Training Modules


    Biofarm Village : Concept & Implementation

    "The celestials, human beings and demons, went to their Source. They sought the means to happiness. The Source through thunder spoke to them the syllable DA. 'Did you understand?' 'We understood,' the celestials said. 'You told us, "Be self-controlled (damyata)" 'Aum,' the Source said. 'You understood."

    One of the important points of difference between sustainable agriculture and chemicalised agriculture is that while the former is biomass based the latter is yield based. The dominant thinking for almost the last five decades, has concentrated on the reductionist target of yield and this in turn has resulted in agriculture becoming more and more single crop oriented. Monoculture of the mind bred monoculture in agriculture. This in turn has made the agricultural fields highly vulnerable to external factors—from invigorated pest attacks to market forces violently unstable and unpredictable.

    So what is the alternative?

    System approach to a problem states that more the number of diverse elements in a system and more varied their interactions are, more stable the system will be. In the case of a farmer more diverse his field and more number of dynamic interactions between his farm elements, freer he will be from the vagaries of external factors. That is the theory. But can the theory work at the ground level?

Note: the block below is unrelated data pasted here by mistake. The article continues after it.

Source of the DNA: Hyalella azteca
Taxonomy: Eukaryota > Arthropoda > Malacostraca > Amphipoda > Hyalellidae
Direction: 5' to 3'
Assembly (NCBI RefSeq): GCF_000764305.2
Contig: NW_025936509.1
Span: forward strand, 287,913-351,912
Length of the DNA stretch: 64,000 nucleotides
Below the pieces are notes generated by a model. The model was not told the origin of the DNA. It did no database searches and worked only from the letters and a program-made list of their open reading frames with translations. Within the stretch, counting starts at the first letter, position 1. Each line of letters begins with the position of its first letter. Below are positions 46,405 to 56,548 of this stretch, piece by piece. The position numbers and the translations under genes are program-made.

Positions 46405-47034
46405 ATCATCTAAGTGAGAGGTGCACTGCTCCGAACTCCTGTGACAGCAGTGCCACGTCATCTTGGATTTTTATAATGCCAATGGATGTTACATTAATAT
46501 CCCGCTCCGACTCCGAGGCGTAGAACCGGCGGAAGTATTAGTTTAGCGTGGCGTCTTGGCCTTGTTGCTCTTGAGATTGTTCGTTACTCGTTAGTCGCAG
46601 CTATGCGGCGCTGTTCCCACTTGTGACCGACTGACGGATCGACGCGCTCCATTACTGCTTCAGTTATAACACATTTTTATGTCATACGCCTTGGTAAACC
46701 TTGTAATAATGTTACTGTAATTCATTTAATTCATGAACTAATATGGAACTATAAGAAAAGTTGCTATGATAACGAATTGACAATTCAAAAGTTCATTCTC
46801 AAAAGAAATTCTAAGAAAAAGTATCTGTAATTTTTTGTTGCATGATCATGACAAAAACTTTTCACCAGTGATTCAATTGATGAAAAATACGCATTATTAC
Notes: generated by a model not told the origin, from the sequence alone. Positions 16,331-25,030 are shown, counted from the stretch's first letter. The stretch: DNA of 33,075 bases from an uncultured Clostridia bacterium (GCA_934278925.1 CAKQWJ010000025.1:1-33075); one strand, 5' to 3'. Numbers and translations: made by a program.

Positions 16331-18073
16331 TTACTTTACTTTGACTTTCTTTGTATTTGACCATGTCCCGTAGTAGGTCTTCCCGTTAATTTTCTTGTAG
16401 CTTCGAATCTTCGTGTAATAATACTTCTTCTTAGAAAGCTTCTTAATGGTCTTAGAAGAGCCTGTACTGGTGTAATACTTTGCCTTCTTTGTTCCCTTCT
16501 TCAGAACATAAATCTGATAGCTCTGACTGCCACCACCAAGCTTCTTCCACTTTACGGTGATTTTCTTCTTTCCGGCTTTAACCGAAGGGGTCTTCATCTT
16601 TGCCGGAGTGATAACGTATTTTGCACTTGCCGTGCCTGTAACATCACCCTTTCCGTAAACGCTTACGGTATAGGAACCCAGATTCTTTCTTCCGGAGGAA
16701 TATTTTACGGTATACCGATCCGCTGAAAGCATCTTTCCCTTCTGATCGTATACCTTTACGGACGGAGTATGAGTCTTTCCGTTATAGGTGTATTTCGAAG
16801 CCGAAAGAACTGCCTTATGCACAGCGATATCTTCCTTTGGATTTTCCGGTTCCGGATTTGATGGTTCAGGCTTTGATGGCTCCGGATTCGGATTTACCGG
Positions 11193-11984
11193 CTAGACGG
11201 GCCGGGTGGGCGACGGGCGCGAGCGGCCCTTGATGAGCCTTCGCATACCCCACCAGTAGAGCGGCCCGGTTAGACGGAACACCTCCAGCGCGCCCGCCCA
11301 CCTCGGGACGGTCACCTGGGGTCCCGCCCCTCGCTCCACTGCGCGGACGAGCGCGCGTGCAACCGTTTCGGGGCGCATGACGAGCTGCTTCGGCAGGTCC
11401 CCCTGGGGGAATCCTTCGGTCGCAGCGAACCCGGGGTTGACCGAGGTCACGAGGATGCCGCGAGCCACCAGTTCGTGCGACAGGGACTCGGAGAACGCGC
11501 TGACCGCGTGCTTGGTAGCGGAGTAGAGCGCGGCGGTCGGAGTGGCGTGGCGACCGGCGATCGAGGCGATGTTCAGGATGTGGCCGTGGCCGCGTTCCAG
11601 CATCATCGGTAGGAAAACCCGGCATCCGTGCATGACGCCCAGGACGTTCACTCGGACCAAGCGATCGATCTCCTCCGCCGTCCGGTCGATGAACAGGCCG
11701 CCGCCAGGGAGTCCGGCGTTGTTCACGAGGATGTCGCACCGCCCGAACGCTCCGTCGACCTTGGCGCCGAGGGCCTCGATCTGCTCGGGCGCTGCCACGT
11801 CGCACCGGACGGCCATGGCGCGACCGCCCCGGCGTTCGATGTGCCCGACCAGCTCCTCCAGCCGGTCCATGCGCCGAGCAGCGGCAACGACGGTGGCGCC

Natural Resources Development Project of Vivekananda Kendra (VK-NARDEP) tried system’s approach to sustainable agriculture at a village in Kanyakumari district. The system principles did work successfully – though changing the mindset and the change itself are not as easy as it seems in theory.

    Kozhikodupothai—a village in Kanyakumari district has been a silent epicentre of a change—a slow and steady and often not painless, transition from highly chemicalised rose cultivation to sustainable organic food crops and vegetable cultivation. Lure of one of South India’s largest flower market made the farmers of the village shift from paddy cultivation to chemicalised rose cultivation. Even as they discovered over the years that there is a decreasing return over increasing inputs they found themselves in a vicious cycle.